Sales of new single-family homes declined 14.5 percent to a seasonally adjusted 384,000-unit annual rate in March, the National Association of Home Builders said.

Citing U.S. government data, the NAHB said sales fell 21.5 percent in the Midwest, 14.4 percent in the South and 16.7 percent in the Western U.S. Sales increased 12.5 percent in the Northeast.

"We keep hearing from our members that tight credit conditions are preventing many first-time buyers and younger families from being able to buy a home," said NAHB Chairman Kevin Kelly, a builder and developer from Wilmington, Del. "Congress must outline a clear policy on housing finance so that qualified buyers can get home loans. Otherwise, this continued uncertainty could threaten the housing recovery and overall economy."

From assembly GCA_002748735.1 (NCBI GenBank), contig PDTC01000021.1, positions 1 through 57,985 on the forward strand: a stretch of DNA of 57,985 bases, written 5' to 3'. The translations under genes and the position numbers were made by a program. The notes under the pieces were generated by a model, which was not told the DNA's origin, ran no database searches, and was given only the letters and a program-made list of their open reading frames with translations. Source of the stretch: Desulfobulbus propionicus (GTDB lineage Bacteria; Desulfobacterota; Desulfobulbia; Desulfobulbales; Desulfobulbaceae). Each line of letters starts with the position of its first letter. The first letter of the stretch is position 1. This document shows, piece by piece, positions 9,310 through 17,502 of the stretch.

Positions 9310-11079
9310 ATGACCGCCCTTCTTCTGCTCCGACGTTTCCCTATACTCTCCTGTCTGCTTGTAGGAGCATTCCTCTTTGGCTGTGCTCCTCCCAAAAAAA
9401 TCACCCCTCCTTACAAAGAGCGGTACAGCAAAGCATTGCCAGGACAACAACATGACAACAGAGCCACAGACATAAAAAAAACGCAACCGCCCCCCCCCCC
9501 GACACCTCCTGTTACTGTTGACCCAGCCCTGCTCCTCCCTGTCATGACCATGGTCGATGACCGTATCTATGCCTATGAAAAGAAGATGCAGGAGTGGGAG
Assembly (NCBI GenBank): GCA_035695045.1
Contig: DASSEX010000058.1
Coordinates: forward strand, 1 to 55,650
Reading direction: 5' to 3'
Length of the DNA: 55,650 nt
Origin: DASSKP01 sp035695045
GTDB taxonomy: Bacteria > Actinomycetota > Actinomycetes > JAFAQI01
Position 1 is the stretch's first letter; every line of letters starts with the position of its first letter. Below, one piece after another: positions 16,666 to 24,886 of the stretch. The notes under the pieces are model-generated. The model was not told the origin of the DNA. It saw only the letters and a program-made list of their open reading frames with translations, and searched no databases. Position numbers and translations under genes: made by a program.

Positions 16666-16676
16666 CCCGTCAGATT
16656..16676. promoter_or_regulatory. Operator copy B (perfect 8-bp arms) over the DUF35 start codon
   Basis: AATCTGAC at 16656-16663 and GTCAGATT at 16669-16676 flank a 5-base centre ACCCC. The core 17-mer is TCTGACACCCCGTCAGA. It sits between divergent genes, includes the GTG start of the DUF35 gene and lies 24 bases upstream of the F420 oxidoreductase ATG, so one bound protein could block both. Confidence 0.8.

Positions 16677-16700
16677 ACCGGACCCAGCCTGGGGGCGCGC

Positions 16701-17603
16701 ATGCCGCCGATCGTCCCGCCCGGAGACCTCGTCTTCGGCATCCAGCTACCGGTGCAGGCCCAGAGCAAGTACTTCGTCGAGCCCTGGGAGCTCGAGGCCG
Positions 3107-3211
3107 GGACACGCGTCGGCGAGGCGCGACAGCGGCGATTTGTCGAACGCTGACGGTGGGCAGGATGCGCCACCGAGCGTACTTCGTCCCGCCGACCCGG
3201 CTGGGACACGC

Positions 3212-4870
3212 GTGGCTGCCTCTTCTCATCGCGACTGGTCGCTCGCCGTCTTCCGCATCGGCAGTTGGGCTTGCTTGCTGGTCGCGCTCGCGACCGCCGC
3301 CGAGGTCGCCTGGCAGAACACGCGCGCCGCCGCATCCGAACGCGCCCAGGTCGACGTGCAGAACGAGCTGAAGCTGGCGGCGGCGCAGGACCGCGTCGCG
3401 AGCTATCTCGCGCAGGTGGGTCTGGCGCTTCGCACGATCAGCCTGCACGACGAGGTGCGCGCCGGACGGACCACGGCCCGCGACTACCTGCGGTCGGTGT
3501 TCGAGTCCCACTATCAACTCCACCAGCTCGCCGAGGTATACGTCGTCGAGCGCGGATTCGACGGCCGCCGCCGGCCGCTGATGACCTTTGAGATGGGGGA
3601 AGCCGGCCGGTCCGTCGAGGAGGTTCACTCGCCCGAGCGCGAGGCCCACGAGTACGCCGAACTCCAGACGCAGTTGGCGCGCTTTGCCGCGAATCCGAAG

David Crowe, the association’s chief economist, said banks are still excluding many credit-worthy would-be homeowners.

"Overly stringent underwriting standards for mortgages have had a detrimental effect on modest-priced markets and have hit first-time home buyers particularly hard," Crowe said. "As a result, most of the sales are coming from a smaller pool of buyers who have a more established credit history, are more likely to finance with higher cash downpayments and are purchasing higher-priced homes."